Living in France means dealing with heavy amounts of administration. Getting set up and navigating the administration are thus among the greatest challenges for a French company, especially in the beginning. At first, you should research the different business structures available and choose the best option for you. “Then getting the process started…because it will take time! We recommend networking with as many young brands as possible to get advice and tips that could save you time later on, whether in marketing, production, legal or accounting.” The two founders also attach great importance to register your brand name right away to make sure you don’t encounter any conflicts down the line when you’re already in production. Tip: Have a look if there are any fashion incubators available in your city and join them! It can be super supportive throughout your launch.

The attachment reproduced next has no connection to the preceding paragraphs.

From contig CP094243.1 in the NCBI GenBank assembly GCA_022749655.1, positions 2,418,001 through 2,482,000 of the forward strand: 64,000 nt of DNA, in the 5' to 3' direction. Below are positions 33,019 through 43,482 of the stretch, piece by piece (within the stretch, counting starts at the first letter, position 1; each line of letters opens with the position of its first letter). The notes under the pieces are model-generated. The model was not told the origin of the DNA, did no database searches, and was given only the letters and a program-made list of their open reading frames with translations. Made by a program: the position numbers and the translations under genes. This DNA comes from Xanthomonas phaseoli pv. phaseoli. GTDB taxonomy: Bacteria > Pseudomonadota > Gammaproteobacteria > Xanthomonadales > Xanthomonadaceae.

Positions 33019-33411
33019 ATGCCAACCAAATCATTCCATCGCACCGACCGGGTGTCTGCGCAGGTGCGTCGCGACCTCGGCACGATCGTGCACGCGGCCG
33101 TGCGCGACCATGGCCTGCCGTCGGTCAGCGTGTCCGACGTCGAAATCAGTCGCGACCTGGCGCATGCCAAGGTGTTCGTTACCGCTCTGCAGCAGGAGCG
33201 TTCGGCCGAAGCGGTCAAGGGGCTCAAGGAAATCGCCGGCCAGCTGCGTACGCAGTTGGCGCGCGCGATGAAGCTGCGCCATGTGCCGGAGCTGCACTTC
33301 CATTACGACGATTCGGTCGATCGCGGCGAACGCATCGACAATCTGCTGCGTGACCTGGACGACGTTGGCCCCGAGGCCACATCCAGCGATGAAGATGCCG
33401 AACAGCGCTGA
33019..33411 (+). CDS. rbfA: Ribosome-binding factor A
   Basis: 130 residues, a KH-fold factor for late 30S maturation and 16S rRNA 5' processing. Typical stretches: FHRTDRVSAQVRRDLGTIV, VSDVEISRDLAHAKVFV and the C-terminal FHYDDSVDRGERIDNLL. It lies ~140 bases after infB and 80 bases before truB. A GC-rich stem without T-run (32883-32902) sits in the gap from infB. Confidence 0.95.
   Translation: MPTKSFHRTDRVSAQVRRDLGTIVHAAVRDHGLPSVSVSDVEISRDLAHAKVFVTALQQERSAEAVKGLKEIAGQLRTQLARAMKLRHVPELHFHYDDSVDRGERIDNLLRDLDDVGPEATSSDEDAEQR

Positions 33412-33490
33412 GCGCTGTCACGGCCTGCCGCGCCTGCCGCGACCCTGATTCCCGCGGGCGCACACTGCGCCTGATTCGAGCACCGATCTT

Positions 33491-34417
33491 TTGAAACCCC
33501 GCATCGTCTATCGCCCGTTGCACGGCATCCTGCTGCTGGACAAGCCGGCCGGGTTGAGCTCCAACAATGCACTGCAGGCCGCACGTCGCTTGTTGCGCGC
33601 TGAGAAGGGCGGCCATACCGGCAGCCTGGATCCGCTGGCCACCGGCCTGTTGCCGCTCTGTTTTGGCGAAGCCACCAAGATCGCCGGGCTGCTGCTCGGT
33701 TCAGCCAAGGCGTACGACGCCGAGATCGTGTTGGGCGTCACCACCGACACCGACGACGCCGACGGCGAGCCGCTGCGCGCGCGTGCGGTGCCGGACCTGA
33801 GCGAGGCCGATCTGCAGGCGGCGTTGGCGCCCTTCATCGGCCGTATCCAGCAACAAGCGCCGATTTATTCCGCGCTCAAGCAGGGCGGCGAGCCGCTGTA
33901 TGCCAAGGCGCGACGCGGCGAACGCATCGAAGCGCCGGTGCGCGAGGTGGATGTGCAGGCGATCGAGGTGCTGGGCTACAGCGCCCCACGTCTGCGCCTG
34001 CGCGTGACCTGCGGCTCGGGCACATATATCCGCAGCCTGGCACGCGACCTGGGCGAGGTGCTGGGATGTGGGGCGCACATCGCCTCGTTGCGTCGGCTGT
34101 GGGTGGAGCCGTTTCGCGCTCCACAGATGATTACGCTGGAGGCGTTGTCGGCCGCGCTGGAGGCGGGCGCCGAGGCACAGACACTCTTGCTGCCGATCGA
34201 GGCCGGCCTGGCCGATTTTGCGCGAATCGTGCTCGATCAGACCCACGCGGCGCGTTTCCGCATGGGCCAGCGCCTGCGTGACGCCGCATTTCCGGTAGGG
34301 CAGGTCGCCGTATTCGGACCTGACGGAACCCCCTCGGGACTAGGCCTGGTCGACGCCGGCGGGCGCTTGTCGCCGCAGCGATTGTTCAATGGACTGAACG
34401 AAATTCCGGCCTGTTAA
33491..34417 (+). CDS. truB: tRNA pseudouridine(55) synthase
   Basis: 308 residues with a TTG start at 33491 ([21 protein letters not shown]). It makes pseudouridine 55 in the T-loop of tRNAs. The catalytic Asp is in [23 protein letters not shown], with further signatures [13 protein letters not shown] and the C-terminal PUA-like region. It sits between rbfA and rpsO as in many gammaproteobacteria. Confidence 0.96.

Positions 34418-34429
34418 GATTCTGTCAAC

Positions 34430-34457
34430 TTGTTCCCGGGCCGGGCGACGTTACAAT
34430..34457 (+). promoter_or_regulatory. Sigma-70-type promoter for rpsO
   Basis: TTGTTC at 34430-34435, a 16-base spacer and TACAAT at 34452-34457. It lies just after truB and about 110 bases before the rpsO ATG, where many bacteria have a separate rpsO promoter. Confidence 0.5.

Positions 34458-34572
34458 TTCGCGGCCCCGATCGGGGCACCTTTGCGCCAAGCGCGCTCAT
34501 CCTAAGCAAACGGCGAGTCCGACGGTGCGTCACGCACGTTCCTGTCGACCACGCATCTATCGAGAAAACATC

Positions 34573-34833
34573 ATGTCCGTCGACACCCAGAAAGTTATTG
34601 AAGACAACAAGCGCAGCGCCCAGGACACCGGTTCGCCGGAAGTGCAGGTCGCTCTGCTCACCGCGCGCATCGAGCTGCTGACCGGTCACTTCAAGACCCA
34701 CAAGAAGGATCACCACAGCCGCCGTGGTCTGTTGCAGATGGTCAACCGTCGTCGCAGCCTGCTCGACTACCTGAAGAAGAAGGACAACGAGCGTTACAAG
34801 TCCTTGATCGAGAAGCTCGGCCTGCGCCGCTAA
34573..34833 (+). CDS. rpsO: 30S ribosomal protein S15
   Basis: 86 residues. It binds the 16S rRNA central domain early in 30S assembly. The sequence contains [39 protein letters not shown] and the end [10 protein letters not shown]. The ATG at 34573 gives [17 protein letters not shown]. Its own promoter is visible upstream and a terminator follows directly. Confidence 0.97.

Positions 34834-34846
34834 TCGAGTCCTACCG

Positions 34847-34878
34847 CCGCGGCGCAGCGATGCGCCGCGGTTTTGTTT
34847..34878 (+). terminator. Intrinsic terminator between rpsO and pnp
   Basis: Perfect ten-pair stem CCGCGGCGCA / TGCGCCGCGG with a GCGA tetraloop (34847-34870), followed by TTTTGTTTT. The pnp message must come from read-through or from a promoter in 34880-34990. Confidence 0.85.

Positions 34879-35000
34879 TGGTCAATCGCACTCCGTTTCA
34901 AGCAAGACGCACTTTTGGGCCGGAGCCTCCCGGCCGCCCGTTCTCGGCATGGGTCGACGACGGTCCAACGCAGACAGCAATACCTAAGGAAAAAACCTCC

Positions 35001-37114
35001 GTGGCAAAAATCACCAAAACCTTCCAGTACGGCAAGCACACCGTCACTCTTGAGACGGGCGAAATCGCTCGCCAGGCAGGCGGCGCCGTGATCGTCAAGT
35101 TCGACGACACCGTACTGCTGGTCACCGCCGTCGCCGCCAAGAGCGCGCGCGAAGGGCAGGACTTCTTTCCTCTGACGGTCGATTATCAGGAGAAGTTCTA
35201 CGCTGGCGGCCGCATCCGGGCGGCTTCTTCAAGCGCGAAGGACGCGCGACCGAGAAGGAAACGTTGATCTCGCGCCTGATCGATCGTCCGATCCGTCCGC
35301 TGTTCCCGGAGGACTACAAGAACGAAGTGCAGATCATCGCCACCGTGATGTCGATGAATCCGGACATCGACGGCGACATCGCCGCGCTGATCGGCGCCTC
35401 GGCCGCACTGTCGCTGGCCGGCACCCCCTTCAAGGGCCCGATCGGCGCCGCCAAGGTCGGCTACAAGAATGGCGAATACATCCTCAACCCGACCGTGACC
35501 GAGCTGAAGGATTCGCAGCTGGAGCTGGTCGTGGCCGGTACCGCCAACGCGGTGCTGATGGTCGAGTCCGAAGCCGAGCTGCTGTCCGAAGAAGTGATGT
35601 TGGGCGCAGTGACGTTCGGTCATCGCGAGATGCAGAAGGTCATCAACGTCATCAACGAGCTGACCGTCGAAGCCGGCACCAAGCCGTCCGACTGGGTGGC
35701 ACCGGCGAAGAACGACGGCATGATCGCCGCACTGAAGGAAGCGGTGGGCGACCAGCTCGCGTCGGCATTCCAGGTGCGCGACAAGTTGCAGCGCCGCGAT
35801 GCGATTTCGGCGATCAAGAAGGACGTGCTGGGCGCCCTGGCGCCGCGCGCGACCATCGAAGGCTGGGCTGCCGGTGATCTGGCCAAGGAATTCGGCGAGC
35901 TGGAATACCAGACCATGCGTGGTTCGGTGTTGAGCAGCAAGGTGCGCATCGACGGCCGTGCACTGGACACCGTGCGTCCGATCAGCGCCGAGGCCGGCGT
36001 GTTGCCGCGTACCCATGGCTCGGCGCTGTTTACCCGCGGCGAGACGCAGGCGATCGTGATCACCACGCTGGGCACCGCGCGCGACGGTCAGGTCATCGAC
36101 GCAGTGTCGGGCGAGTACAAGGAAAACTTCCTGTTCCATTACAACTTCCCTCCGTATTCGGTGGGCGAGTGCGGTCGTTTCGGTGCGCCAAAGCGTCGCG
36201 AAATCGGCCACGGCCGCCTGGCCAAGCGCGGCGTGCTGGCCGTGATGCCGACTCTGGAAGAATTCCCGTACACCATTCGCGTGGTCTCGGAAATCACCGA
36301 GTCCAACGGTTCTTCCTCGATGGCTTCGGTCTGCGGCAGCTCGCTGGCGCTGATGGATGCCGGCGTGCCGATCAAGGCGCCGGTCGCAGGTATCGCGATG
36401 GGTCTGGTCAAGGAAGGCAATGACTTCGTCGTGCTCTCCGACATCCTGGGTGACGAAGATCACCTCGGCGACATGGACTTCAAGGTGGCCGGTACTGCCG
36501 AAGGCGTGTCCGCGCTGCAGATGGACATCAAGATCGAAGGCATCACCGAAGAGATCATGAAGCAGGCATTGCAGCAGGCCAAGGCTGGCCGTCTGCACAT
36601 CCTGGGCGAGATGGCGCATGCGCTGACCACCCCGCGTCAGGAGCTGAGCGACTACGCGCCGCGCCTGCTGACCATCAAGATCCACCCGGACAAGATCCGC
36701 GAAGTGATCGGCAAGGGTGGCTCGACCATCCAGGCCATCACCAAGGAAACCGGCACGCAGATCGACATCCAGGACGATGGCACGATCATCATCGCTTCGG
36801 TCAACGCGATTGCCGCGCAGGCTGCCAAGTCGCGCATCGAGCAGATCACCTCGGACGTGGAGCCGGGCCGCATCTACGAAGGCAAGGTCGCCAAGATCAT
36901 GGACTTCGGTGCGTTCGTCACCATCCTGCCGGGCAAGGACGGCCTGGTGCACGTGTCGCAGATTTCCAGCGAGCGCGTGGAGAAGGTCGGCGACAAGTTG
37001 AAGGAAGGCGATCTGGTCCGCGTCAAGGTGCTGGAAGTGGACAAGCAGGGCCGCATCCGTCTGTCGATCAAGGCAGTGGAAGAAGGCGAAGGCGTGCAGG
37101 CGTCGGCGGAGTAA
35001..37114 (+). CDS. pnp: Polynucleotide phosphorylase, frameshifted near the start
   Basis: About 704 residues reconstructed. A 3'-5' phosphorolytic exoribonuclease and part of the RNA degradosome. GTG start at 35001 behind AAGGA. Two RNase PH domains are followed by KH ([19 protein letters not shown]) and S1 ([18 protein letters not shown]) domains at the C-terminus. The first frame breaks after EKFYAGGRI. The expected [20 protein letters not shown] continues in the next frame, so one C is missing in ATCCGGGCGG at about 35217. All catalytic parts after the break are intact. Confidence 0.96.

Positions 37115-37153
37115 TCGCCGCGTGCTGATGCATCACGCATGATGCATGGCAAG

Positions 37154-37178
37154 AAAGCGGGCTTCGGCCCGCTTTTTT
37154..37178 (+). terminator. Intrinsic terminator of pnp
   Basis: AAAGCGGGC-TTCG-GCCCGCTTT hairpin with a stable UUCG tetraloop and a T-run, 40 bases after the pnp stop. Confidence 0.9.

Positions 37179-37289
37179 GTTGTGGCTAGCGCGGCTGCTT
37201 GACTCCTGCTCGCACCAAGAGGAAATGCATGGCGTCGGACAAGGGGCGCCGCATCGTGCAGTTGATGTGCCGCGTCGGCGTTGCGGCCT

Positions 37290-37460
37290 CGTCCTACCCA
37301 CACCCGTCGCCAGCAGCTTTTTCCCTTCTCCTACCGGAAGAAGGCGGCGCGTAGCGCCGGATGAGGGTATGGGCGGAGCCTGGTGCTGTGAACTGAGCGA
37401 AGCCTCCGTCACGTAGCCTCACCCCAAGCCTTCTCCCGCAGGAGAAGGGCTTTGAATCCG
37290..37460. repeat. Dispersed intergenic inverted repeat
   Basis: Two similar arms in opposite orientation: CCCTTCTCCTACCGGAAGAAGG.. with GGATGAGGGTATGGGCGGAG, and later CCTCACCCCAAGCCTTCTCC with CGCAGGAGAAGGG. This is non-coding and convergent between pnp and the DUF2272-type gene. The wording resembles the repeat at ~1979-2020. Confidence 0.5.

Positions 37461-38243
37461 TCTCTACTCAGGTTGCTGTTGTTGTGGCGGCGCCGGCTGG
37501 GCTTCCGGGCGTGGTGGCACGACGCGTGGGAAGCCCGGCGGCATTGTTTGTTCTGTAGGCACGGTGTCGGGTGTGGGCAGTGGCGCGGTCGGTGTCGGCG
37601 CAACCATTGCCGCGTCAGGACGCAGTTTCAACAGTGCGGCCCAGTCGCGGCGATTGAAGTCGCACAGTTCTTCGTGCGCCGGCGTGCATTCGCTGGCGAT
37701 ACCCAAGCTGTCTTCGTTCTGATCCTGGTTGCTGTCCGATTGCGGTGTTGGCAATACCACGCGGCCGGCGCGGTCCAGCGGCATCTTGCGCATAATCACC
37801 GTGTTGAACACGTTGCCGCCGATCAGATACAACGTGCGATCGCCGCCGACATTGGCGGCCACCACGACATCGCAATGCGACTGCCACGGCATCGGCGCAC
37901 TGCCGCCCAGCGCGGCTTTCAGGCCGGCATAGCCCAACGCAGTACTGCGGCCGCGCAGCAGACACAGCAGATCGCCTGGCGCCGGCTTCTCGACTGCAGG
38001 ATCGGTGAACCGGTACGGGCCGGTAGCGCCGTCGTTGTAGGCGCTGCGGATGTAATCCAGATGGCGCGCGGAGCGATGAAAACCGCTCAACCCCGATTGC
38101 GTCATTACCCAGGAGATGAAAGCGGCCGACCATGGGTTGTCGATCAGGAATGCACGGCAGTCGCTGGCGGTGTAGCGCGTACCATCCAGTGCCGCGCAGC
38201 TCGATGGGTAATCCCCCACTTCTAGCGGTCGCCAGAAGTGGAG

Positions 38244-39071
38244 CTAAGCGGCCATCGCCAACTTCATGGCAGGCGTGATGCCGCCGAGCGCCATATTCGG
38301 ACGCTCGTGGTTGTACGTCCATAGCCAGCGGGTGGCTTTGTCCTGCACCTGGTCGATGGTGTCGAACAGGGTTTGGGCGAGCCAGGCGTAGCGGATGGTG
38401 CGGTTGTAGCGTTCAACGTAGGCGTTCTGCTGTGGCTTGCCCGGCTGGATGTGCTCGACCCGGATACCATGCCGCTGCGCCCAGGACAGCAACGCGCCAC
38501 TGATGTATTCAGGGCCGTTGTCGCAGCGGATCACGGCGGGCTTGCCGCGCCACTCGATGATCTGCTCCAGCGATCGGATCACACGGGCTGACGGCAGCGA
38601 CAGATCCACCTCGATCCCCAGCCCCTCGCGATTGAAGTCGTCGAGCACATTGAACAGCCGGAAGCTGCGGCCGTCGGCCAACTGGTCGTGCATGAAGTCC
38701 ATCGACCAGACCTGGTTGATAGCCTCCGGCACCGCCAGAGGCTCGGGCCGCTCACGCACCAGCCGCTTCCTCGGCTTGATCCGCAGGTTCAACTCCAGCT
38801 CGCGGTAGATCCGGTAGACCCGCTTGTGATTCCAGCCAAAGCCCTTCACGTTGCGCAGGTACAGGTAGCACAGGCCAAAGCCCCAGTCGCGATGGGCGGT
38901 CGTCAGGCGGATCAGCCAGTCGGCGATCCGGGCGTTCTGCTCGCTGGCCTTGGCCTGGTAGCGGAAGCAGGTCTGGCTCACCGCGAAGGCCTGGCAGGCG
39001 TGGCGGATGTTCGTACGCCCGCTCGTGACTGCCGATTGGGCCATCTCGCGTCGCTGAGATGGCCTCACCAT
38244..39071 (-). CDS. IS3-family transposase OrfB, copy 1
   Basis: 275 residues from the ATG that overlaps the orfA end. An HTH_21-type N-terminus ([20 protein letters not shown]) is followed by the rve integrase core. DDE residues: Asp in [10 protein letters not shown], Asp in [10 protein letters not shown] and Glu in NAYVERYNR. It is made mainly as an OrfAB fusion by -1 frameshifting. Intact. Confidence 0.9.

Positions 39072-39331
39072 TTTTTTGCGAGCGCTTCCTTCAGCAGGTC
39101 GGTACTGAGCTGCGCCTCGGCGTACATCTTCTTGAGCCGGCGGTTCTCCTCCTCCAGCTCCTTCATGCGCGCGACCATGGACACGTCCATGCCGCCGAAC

“To grow your brand, having enough cash upfront to fund production is an absolute must.”
In the very beginning, the two founders were self-funded, which was enough to get the business off the ground. “To grow your brand, having enough cash upfront to fund production is an absolute must. There are many ways this can be done. You can save the money yourself before starting your business so that you can fund production yourself. Some people are fortunate to have a network of family and friends who can invest or lend them money to grow.” They also suggest fundraising and grants as a great way to raise money in the early stages of your business. “Within a year and a half, we had run a successful crowdfunding campaign, raised money through investors and also received a loan for startups from the city of Paris.” And what about bank loans? “Most banks are nervous to lend to small fashion businesses, and they don’t want to fund inventory, but with the right business plan and vision, it’s definitely possible. We visited a dozen banks and found a few who were willing to take a chance on us, so we know that it is possible.”